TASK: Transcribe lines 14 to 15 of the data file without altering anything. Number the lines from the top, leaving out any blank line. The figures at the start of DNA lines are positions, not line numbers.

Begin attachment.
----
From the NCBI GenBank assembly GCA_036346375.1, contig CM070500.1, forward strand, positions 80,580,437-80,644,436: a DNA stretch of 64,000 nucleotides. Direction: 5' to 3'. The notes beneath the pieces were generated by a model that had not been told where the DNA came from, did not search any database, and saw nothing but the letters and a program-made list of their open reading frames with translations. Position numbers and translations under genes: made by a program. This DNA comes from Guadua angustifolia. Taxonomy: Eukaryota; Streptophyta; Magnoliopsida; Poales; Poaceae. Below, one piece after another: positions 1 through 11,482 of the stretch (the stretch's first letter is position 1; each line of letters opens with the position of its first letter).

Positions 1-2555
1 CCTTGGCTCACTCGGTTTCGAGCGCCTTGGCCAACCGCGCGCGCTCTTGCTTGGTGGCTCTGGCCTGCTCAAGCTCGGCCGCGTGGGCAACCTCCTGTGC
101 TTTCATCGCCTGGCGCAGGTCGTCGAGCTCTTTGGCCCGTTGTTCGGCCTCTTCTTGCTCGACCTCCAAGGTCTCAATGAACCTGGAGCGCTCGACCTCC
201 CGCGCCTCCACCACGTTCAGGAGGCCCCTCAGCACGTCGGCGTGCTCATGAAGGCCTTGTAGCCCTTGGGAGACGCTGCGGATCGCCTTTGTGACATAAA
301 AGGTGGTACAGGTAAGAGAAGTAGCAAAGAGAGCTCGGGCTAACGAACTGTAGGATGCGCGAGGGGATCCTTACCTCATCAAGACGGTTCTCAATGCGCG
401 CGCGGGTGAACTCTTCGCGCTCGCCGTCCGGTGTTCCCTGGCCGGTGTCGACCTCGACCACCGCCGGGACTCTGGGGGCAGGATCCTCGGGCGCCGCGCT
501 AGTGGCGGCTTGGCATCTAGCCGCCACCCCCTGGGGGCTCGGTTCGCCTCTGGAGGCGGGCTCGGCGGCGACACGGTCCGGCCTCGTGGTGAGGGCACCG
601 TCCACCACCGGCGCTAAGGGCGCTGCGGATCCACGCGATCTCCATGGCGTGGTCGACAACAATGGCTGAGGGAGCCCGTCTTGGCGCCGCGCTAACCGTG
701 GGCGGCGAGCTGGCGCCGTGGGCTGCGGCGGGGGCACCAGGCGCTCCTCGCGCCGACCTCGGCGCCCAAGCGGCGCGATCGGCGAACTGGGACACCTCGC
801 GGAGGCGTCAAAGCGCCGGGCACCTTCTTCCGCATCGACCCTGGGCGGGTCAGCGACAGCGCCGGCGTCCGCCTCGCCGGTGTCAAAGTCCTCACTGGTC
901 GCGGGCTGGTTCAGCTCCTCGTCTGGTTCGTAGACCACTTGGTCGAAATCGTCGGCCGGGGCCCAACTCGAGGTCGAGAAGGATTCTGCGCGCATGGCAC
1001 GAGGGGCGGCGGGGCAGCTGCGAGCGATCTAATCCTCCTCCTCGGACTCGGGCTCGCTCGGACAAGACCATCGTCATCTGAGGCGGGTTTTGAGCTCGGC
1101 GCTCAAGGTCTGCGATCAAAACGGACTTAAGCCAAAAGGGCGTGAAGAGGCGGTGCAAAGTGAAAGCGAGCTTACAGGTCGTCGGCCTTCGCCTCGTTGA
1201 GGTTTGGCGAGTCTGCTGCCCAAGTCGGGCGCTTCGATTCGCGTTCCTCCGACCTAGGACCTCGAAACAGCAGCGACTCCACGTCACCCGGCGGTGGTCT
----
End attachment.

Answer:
1101 GCTCAAGGTCTGCGATCAAAACGGACTTAAGCCAAAAGGGCGTGAAGAGGCGGTGCAAAGTGAAAGCGAGCTTACAGGTCGTCGGCCTTCGCCTCGTTGA
1201 GGTTTGGCGAGTCTGCTGCCCAAGTCGGGCGCTTCGATTCGCGTTCCTCCGACCTAGGACCTCGAAACAGCAGCGACTCCACGTCACCCGGCGGTGGTCT